(CNN) — Fifty years ago, we stood at a moral crossroads as a nation.
The day was June 11, 1963. That morning, then-Gov. George Wallace attempted to block integration of the University of Alabama with his futile “stand at the schoolhouse door.” Hours later, civil rights leader Medgar Evers would be gunned down in the driveway of his home by a white supremacist. In between, my uncle, President John F. Kennedy, took to the airwaves in a historic televised address on civil rights — one that would forever change the way our nation perceived the struggle for racial equality.
“We are confronted primarily with a moral issue,” President Kennedy said that night, hours before Evers was killed. “It is as old as the Scriptures and is as clear as the American Constitution. The heart of the question is whether all Americans are to be afforded equal rights and equal opportunities.” You can listen to his speech here.
It was a seminal moment in our history. President Kennedy defined for the nation the struggle for equality not just as a constitutional or legal issue, but as a moral one as well.
Five decades later, we’re again at a crossroads as a country. As we mark the 50th anniversary of President Kennedy’s famous speech, the question he asked the American people that evening from the Oval Office remains strikingly relevant — shouldn’t all Americans be afforded equal rights and equal opportunities?
Sadly, when it comes to the treatment of people with mental illness, addiction and brain injury, equality remains unattained.
In America in 2013, thousands of our fellow citizens are still marginalized. They are still discriminated against. They face stigma every day. Today, too many Americans are told that they’re less entitled to health care than those who have diseases like diabetes or cancer or asthma, just because the origin of their illness is in their brain. Without equality, or parity, insurers can refuse to cover mental illnesses at the same level as other physical illnesses, making it harder for people to get well and often further isolating them in their struggle. Together, we must change that.
Eliminating the stigma of mental illness — and finally achieving parity for its treatment — is the next chapter in America’s civil rights movement.
When I represented Rhode Island in Congress, I fought for the rights of people with mental illness, and was proud to sponsor — along with my father, Sen. Ted Kennedy — the Mental Health Parity and Addiction Equity Act to provide access to mental health treatment for tens of millions of Americans who previously were denied care. Signed into law by President Bush in 2008, this landmark legislation requires health insurers that offer coverage for mental illness and substance use disorders to provide those benefits in a no more restrictive way than all other medical and surgical procedures covered by the plan. This was a proud moment for me, but those with mental illnesses are still waiting for some pieces of this law to be implemented.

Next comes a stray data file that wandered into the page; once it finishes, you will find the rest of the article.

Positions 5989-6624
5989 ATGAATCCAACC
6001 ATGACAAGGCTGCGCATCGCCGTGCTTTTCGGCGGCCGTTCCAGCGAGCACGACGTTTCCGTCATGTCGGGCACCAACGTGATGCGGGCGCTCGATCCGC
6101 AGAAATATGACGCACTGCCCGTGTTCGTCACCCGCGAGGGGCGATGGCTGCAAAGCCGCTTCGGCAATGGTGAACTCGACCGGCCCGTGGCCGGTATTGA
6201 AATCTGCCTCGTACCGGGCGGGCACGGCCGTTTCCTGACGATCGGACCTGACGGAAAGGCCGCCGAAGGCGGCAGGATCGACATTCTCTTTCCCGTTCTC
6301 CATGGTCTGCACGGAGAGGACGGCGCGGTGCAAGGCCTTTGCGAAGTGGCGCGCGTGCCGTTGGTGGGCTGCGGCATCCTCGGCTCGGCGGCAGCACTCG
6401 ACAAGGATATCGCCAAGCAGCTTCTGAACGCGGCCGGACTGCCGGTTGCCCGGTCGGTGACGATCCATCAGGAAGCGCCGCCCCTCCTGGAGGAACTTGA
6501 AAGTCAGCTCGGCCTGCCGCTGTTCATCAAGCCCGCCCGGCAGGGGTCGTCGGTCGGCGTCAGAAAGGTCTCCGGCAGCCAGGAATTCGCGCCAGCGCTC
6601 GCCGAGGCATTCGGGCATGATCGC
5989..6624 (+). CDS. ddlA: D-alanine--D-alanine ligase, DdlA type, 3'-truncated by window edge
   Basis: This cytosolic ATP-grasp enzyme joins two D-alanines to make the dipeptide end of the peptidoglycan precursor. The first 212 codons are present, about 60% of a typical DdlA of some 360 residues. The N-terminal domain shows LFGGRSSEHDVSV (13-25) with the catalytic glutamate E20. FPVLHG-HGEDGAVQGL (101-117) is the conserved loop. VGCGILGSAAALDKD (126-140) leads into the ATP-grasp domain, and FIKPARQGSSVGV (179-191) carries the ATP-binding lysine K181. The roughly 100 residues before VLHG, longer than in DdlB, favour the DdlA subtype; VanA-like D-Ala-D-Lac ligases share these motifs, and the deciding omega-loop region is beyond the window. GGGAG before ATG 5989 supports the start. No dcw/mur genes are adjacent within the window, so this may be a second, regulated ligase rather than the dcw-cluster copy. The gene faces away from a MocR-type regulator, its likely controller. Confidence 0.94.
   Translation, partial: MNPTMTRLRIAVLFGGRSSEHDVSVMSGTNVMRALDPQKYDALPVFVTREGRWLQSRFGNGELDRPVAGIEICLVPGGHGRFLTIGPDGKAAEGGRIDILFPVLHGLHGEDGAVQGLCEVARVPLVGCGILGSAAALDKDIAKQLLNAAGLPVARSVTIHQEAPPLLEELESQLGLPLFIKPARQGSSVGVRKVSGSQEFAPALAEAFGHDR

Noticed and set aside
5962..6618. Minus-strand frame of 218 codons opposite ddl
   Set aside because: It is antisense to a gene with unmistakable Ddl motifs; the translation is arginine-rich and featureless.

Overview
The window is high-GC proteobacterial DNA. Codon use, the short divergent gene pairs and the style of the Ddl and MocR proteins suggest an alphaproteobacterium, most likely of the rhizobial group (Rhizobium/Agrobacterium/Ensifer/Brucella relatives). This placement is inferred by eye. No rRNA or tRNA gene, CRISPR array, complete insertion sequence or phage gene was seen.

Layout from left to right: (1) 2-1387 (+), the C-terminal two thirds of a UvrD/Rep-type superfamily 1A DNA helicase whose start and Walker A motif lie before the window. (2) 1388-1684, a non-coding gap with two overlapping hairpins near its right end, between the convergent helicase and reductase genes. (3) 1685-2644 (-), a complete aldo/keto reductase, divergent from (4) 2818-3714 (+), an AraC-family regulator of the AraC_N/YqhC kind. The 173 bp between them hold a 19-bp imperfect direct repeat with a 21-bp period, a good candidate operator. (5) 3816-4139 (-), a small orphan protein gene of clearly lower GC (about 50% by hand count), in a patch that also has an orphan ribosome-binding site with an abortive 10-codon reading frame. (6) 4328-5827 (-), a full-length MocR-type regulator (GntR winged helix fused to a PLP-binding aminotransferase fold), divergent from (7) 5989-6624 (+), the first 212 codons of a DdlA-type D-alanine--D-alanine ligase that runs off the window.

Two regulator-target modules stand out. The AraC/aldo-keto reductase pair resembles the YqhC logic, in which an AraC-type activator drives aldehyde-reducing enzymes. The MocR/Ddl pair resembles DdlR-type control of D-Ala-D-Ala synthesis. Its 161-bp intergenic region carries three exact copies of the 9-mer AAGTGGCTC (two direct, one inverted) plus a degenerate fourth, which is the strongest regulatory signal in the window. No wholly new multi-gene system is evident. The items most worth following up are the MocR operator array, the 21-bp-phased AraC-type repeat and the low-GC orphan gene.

For those with mental illness, this October marks another landmark 50th anniversary — President Kennedy’s signing into law of the historic Community Mental Health Act. This legislation, and the words he used to describe it, laid the foundation for contemporary mental health policy.
These historic dates are important to remember, but as we look back, we are reminded not just of inspiration and achievement, but also where we have fallen short. Because while President Kennedy set us on the right course, the words he used to describe the insufficient attention and resources devoted to mental health in 1963 could still be said today: “This situation has been tolerated far too long. It has troubled our national conscience — but only as a problem unpleasant to mention, easy to postpone, and despairing of solution.”
He then said, “The time has come for a bold new approach.”
This October, as we mark this important occasion, I am proud to launch the inaugural “The Kennedy Forum,” an annual event that will serve as a vehicle to honor President Kennedy’s efforts, celebrate the progress made in the past half-century, and rededicate the entire mental health community to further progress. We have to eradicate the stigma of mental illness once and for all, and treat mental illness equal to other physical illnesses, so that all Americans can lead dignified lives and share in the benefits of our society.
We are confronted with a moral issue but also a historic opportunity. We have the chance to take action and live up to the principle upon which America was founded: that all people are afforded equal rights and equal opportunities.
The opinions expressed in this commentary are solely those of Patrick J. Kennedy.
Editor’s note: Patrick J. Kennedy is the former U.S. representative for Rhode Island’s 1st congressional district, serving from 1995 until 2011. He is a son of the late U.S. Sen. Edward M. Kennedy.